FDA Approves New Alzheimer’s Drug
Ortho-McNeil Neurologics Inc. announced a new breakthrough today as the FDA approved their new drug Razadyne ER for use. The new drug will help mild to moderate cases of the debilitating Alzheimer's disease with a once daily option.
Approved by the U.S. Food and Drug Administration (FDA) in December 2004, RAZADYNE ER contains galantamine hydrobromide -- first approved by the FDA in February 2001 as a twice-daily medication, REMINYL. In April 2005, the product name was changed to RAZADYNE. Approximately two million patients have been treated with REMINYL to date. In clinical trials, RAZADYNE ER provided comparable efficacy, safety, and tolerability to twice-daily galantamine with the convenience of once-daily dosing.
In a six-month clinical study, patients who started treatment with RAZADYNE ER -- and stayed on it throughout the trial -- had significantly better overall cognition (thinking and memory) and daily activities compared to patients taking placebo," said Stephen Aronson, M.D., clinical assistant professor, University of Michigan Medical School.
This new capsule, like many once-daily medications releases its elements into the body over a 24-hour period, making it much simpler for patients to keep up.
"Alzheimer's is an overwhelming diagnosis for the patient, for his or her spouse, for adult children and even for extended family members," said Joanne Koenig Coste, renowned Alzheimer's care pioneer and author of Learning to Speak Alzheimer's. "Anything that may help make treatment more convenient for patients and their family members is always a welcome addition."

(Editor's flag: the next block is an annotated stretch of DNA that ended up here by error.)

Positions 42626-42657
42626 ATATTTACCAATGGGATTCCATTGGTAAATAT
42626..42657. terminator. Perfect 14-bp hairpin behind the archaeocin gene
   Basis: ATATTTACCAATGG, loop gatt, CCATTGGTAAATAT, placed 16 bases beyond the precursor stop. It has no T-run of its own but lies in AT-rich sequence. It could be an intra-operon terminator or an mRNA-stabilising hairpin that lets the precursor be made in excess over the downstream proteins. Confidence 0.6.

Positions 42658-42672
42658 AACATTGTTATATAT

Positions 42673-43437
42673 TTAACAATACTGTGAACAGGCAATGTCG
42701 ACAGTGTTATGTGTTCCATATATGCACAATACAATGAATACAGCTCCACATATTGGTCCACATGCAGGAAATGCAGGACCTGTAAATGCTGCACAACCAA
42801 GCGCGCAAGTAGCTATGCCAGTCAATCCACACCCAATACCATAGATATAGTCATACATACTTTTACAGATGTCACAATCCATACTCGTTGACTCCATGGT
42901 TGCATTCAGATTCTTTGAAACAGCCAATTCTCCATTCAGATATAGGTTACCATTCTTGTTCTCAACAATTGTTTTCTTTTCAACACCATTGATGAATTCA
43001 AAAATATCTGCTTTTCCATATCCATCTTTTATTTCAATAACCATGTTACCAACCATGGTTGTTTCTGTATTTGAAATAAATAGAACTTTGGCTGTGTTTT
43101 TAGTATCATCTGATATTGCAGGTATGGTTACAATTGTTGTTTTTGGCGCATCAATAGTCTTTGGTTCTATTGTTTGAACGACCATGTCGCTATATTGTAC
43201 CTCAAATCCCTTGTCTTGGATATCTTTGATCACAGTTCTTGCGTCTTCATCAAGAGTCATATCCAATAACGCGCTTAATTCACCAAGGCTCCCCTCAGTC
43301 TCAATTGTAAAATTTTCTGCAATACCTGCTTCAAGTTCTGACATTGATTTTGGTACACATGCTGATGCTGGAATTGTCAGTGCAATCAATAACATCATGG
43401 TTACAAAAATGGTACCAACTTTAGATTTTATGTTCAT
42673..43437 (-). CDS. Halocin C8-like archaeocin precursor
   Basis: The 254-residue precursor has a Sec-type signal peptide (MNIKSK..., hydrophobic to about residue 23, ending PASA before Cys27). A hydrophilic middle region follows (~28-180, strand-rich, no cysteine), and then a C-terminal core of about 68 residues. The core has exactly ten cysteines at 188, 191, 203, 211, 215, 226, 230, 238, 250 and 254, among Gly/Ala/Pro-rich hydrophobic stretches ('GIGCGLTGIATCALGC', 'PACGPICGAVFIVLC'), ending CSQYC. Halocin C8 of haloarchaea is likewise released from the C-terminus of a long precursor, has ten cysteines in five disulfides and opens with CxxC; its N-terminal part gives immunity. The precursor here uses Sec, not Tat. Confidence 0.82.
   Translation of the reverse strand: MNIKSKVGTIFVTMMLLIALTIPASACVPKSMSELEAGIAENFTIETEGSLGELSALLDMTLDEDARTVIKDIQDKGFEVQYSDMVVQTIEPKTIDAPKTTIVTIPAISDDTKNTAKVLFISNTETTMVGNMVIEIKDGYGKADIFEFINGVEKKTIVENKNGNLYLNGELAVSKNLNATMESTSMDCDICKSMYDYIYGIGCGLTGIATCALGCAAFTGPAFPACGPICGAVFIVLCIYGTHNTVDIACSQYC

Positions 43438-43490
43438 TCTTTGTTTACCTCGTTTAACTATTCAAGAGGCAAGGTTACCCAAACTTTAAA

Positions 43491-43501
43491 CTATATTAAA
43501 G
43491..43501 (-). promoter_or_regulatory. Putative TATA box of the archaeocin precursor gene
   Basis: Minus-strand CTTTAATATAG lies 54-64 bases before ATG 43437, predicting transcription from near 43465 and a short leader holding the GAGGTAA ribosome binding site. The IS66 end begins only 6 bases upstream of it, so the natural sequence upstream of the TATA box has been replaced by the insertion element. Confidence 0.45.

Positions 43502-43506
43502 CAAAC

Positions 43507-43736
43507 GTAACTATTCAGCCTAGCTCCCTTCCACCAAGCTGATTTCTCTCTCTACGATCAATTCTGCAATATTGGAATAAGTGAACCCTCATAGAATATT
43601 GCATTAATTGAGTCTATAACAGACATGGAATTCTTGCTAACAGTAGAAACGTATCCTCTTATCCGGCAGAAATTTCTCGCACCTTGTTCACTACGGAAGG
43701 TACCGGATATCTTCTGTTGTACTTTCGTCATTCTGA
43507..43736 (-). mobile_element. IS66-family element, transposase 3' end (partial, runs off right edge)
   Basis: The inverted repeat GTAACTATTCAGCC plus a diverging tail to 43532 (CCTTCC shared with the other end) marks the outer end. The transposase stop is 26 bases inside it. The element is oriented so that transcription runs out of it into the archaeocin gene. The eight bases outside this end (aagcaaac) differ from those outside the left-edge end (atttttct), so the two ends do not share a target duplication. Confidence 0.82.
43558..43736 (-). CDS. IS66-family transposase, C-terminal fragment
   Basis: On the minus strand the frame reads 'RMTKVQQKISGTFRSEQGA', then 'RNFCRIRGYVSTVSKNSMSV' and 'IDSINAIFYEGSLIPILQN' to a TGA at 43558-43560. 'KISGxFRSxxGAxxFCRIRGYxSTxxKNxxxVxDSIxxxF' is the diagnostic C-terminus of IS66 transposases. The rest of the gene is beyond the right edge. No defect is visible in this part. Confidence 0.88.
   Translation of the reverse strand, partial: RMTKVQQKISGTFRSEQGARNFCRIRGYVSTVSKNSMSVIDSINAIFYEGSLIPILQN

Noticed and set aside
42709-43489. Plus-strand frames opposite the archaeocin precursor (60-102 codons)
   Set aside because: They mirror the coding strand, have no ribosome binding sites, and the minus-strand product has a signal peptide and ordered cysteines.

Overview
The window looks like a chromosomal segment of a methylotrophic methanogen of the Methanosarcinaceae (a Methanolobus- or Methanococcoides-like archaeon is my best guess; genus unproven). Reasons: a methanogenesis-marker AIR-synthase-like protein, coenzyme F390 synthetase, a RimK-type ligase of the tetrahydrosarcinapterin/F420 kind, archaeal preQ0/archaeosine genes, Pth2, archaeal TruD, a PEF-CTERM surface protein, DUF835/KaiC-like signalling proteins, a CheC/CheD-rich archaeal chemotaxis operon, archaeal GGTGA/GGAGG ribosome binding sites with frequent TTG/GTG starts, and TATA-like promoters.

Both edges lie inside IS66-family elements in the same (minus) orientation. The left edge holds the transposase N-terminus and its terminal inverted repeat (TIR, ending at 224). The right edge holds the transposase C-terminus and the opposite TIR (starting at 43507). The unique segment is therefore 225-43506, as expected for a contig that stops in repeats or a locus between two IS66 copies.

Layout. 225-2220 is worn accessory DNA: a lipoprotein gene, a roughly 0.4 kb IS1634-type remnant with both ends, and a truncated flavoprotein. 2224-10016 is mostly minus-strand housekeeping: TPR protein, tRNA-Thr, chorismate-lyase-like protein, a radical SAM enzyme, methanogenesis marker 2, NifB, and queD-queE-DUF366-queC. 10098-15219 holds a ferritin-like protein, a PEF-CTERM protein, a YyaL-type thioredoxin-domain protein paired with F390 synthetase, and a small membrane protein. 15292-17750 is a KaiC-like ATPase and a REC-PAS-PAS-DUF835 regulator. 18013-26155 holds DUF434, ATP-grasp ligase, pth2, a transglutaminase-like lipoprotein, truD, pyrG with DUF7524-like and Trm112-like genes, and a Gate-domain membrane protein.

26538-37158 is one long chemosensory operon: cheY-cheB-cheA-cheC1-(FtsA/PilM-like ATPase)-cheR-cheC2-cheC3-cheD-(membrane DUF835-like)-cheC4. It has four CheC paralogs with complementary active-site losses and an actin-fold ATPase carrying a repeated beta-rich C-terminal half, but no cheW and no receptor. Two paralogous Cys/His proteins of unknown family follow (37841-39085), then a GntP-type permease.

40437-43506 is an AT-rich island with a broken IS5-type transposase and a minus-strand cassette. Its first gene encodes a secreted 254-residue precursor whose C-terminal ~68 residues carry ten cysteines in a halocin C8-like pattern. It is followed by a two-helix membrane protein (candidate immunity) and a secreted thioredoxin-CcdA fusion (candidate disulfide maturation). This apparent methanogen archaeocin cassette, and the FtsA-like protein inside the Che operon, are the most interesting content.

In clinical trials, the most frequent adverse events with RAZADYNE ER were similar to those seen with RAZADYNE. The most common side effects are nausea, vomiting, diarrhea, loss of appetite, and weight loss. Typically, these side effects are mild and temporary. RAZADYNE may not be for everyone.
Some people experience a slowed heart rate, which may lead to fainting. Serious stomach problems can occur in people taking medications such as nonsteroidal anti-inflammatory drugs (NSAIDs) or those at risk for stomach ulcers. Please see http://www.razadyne.com/ for full prescribing information or call 1-800-526-7736 for more information.
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John Stith is a staff writer for WebProNews covering technology and business.
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